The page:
I don't want to go spiritual here but let me just say that the Divine Equation states that at the point of marriage between two people (usually a man and a woman), a third entity is formed. That entity is the Marriage.

From the moment they are married, the Marriage takes precedence over and above the constituent parts. It really does not matter who or what you were before, when you marry, you work at the Marriage. People shouldn't see you any longer rather they should see the Marriage.

People - especially Africans - will stop asking about your job, car or house once you are married. After 'How are you?' they ask about your spouse or the children. From then on it is about the Marriage. Remember, 1+1=1.

Does this mean that you lose your self in marriage? No. It means you are willing to submit of yourself in marriage. Remember, all former documents remain valid.

Some people say marriage is sacrifice. I don't agree wholly. Sacrifice can be forced. You can be made to sacrifice even against your will. Marriage is about submission. Its about what you are willing to give; about acceptance from the power of choice not a resignation from powerlessness.

The Marriage is only as strong as what both parties in it are willing to submit. If either or both gives 0.9 then it can't be 1+1=1. If he has $1 billion but is only willing to submit $900 million to the Marriage, beware. If she starts giving you conditions before she can be called Mrs. Rumblesbottom-Ugbodikoko, beware.

Think about the most successful marriages you know and try to decipher what either party in the marriage is doing to make the marriage work. If you can, then the marriage is not as strong as it appears. When a marriage is successful, it looks effortless. Its like they are doing nothing.

In reality, they are doing nothing. The Marriage they have built does it all for them.

It is really not about you. Neither is it about you too. Its about the Marriage.

Live with it.

Monday, November 16, 2009

The Six Myths About Marriage

"A happy man marries the girl he loves; a happier man loves the girl he marries."

Yes, I still have Laspapi's Tarzan Monologues on my mind.

The same weekend that my uncle was celebrating his fortieth wedding anniversary was also our own fifth wedding anniversary. Expectedly, my wife and I had several interesting discussions on what we will do to make it to forty. We concluded that it was best to just live it one day at a time.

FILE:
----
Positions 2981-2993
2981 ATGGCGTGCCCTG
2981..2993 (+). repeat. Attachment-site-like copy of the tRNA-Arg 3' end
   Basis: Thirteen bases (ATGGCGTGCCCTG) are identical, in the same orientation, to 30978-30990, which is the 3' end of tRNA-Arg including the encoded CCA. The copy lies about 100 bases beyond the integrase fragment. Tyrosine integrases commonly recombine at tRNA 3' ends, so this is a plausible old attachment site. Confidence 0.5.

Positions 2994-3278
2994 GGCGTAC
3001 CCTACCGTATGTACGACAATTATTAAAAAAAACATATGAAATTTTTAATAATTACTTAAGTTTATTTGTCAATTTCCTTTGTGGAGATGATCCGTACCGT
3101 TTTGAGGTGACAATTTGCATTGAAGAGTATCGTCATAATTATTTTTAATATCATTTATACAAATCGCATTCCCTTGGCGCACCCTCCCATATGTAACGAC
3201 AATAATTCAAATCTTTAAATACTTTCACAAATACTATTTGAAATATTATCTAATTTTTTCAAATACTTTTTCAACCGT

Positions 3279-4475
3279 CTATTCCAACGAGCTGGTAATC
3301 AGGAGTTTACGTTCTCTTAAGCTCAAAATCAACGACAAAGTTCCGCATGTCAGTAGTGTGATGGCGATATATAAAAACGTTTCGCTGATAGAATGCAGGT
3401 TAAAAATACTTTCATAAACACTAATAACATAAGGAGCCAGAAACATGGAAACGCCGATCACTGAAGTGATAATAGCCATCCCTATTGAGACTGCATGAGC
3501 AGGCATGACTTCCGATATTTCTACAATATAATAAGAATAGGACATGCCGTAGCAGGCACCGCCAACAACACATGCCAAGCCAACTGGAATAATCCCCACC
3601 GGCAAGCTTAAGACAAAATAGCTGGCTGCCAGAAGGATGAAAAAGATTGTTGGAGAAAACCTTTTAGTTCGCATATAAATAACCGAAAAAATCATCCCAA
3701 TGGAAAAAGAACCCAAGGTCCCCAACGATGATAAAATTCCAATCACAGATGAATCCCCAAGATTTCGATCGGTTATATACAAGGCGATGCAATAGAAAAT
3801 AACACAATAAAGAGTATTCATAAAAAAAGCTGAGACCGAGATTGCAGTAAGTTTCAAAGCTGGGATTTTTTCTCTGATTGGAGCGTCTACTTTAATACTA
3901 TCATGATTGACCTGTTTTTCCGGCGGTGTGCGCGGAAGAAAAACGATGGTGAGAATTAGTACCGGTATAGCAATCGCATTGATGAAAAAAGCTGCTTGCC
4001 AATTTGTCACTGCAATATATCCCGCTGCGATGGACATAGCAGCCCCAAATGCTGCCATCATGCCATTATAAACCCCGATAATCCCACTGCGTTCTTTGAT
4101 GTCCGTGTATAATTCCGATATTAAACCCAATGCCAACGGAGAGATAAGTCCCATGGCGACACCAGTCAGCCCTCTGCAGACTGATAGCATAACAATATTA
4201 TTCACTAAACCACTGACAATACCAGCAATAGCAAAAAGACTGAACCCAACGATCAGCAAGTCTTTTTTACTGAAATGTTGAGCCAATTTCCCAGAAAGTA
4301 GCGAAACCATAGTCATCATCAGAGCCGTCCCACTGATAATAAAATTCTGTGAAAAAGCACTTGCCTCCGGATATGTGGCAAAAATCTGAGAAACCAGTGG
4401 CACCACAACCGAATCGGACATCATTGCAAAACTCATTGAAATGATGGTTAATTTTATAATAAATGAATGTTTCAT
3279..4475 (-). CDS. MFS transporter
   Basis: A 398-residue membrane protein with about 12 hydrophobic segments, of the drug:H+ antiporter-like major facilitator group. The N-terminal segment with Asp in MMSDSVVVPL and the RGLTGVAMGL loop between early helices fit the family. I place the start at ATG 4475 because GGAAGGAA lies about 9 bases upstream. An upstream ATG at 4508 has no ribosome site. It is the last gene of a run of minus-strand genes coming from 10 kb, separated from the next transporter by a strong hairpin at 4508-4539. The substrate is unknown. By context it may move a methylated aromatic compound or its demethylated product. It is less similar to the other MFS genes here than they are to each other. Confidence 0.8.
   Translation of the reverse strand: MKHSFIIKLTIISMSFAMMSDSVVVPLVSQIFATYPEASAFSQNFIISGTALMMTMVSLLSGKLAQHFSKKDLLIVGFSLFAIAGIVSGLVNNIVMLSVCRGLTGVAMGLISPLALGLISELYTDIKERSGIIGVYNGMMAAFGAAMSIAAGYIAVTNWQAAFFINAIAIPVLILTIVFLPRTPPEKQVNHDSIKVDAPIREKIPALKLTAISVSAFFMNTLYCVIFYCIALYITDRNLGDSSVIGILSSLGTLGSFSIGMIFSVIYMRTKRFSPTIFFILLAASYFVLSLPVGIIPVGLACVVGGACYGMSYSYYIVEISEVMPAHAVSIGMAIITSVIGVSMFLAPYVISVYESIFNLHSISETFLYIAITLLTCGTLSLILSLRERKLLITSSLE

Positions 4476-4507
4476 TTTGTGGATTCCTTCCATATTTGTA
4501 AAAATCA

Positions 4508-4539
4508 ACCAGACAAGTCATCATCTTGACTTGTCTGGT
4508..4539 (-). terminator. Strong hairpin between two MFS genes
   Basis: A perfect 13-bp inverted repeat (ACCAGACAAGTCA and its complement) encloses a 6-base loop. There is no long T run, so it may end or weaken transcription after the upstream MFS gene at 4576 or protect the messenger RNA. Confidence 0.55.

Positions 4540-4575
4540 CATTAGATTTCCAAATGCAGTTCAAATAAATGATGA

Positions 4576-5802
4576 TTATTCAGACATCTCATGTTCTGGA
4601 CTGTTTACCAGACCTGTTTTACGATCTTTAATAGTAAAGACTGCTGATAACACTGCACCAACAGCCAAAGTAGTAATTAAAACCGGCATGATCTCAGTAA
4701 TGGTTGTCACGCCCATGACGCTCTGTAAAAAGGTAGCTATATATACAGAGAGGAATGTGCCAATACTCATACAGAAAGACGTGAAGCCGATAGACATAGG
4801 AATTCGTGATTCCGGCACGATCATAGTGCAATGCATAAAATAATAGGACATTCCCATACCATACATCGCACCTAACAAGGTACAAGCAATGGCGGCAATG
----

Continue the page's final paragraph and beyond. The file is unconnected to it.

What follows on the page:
I do some work with an NGO as a sort of relationship advisor. In the course of my duties, I usually meet with couples - both married and intending to marry. Most of the time I just listen and you will be amazed at the kind of things that people say they go through in their relationships. I have discovered that most people have created myths about the institution of marriage.

Most of these myths are based on misinformation. Misinformation fuelled by wrong attitudes.

Most of these misinformation unfortunately come from so called 'experts' and contained in books and magazines. For the wrong attitudes, I hold magazines like Cosmo responsible. And some of our 'Singles & Married' pastors. Some of them just don't have a clue.

Most of these myths are about the other sex. Myths about Men or Women in marriage. If these were all, there really wont have been much problems but sometimes, people have created myths about marriage itself.

I have tried to compile some that I have discovered both in the course of my own marriage and from listening to others. Some of them I had myself going into marriage but I believe I am wiser now.

I do not claim to know it all. After all, I am still married. And still learning. Please feel free to disagree with me.

These myths are about the Who, What, When, Why and How of marriage. The sixth myth I am still trying to grapple with. Here's hoping we will unravel it together in the next six weeks.

Tuesday, November 3, 2009

Happy Married Life!

I was at a recently married friend's place over the weekend and they were obviously still in their post-honeymoon daze. Everywhere in the house was littered with photographs, cards and gifts -opened and unopened. Since most of the gifts were wall-clocks anyway, the couple decided to stop opening until probably later.

I also noticed so many cards, many wishing them a happy married life.

How would you describe a Happy Married Life? Is there really anything like a happy married life?

Or is it as my good friend Abadingo said, that the words 'happy' and 'married' cannot exist in the same sentence? You are either happy or you are married. They are mutually exclusive.

I told about an uncle who recently celebrated his fortieth wedding anniversary. I went to see him during the week. I looked at their wedding picture again, he was a young man of 23, recently graduated from university and just got a job. She was a wide eyed, very pregnant woman of 20, recently qualified as a teacher.

I couldn't help but ask him if he had thought about what they would be doing in forty years time. He did not. Remember that this was in the middle of the Nigerian Civil war. They were afraid but they lived everyday as it came.

So I asked him: Has he had a happy married life?

He answered emphatically in the affirmative. I wonder can he be for real?

What do you think?